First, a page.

The character of the revelation through vision has a double aspect in the Biblical narrative. In one aspect it proposes a revelation for immediate direction, as in the ease of Abram (Genesis 15:2 and frequently); Lot (Genesis 19:15); Balaam (Numbers 22:22), and Peter (Acts 12:7). In another aspect it deals with the development of the Kingdom of God as conditioned by the moral ideals of the people; such are the prophetic visions of Isaiah, Ezekiel, Hosea, and Micah, and the apoealypses of Daniel and John. The revelation for immediate direction has many correspondences in the life of the devout in all ages; the prophetic vision, dealing in a penetrating way with the sources of national growth and decay, has its nearest approach in the deliverances of publicists and statesmen who are persuaded that the laws of God, as expressed in self-control, truth, justice, and brotherly love, are supreme, and that the nations which disregard them are marked for ultimate and speedy extinction.

From the nature of the vision as an instrument of divine communication, the seeing of visions is naturally associated with revivals of religion (Ezekiel 12:21-25; Joel 2:28; compare Acts 2:17), and the absence of visions with spiritual decline (Isaiah 29:11,12; Lamentations 2:9; Ezekiel 7:26; Micah 3:6).

One may see visions without being visionary in the bad sense of that word. The outstanding characters to whom visions were vouchsafed in the history of Israel–Abraham, Moses, Jacob, David, Isaiah, Jesus and Paul–were all men of action as well as sentiment, and it is manifest from any fair reading of their lives that their work was helped and not hindered by this aspect of their fellowship with God. For always the vision emphasizes the play of a spiritual world; the response of a man’s spirit to the appeal of that world; and the ordering of both worlds by an “intelligent and compelling Power able to communicate Himself to man and apparently supremely interested in the welfare of man.


The Power of the Holy Spirit

The Holy Spirit indwells every Christian, and because He is God and has all the power of God, He is able to help a Christian to overcome his inadequacy and to have a life and testimony that is honoring to God. The secret of drawing on His power is one of faith so that we live by the Spirit. Paul wrote to the believers in Galatia saying, “Live by the Spirit, and you will not gratify the desires of the sinful nature. For the sinful nature desires what is contrary to the Spirit, and the Spirit what is contrary to the sinful nature. They are in conflict with each other, so that you do not do what you want. But if you are led by the Spirit, you are not under the law” (Gal. 5:16-18).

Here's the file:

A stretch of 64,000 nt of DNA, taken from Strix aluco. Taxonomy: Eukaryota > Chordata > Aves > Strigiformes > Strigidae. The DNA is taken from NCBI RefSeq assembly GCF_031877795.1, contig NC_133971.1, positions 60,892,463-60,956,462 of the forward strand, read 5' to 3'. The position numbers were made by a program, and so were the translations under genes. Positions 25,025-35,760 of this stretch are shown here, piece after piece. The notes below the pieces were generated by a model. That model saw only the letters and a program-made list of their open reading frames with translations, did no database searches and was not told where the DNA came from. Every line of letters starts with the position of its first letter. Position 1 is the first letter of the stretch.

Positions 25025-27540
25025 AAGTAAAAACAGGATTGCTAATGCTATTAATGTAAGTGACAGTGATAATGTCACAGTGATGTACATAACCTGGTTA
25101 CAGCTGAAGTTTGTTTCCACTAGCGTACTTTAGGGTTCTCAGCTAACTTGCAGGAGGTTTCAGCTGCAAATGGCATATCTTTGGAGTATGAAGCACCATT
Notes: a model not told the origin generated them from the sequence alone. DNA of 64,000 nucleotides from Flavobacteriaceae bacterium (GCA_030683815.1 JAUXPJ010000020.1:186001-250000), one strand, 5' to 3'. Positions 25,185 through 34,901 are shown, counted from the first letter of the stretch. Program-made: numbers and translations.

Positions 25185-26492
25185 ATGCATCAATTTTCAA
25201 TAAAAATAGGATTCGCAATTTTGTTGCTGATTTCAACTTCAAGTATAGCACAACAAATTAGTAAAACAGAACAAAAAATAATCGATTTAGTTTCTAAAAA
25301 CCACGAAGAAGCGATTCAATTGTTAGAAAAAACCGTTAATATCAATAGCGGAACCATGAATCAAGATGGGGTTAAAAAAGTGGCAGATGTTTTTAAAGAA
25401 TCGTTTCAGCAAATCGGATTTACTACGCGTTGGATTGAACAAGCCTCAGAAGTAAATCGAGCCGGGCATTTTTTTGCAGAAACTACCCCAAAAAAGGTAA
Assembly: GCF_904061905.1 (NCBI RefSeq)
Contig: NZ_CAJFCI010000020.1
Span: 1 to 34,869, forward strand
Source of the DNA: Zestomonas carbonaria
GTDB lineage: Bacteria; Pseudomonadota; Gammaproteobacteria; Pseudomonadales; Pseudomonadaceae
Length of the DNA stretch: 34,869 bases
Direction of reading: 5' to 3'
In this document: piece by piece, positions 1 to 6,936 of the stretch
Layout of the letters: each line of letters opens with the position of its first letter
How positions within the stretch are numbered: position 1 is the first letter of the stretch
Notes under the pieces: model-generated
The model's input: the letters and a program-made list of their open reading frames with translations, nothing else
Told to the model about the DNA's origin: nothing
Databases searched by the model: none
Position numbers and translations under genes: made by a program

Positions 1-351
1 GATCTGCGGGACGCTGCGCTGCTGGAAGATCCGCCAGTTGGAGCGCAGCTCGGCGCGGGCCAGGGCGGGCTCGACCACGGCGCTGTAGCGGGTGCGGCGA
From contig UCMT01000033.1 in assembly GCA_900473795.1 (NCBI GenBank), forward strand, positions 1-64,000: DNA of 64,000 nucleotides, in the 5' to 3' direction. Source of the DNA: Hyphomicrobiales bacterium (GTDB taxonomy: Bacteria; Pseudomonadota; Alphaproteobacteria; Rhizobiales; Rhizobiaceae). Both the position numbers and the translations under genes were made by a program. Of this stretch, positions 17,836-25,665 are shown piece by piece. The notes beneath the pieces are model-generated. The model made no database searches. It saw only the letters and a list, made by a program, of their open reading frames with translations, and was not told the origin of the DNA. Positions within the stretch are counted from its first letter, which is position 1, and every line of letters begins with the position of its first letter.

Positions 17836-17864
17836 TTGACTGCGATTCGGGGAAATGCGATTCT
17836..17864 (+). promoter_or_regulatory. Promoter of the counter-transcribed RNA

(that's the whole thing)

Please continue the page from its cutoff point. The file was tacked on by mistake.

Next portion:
Living by the Spirit is depending moment by moment on the power of the Spirit to overcome our own inadequacy. Christians need to realize that within them is the omnipotence of God and that there is no problem that God cannot solve. Accordingly, the life of victory is a life of faith as we live day by day, relying on the Holy Spirit to give us power to serve the Lord effectively.

Today airplanes provide rapid transportation from one place to another. It is possible to get on a plane and travel thousands of miles in just a few hours. The secret, however, is trusting the plane enough to get on board and let the plane carry you. Likewise, a Christian faces the impossible task of honoring God on his own, but as he rests in the power of the Holy Spirit, the Spirit of God can support him and carry him moment by moment in his service and testimony for the Lord. It is impossible for a believer to achieve what he should by way of obedience and commitment to God without relying upon the power of the Holy Spirit.

The Power of the Word of God

In addition to what God provides by the indwelling presence of the Holy Spirit, the Bible with its infinite revelation of God is available to Christians. One of the ministries of the Holy Spirit is to teach us the Word of God and to acquaint us with the facts of God’s provisions for our needs as well as God’s standards and values.

In the epistle to the Hebrews, the power of the Word of God is described, “For the word of God is living and active. Sharper than any doubled-edged sword, it penetrates even to dividing soul and spirit, joints and marrow; it judges the thoughts and attitudes of the heart” (Heb. 4:12). The Bible provides a most essential avenue of communication of God to us. In it He declares infinite truths that acquaint us with God and His purposes in the world. The Word of God, because it is such an accurate presentation of the truth of God, serves to purify and to guide.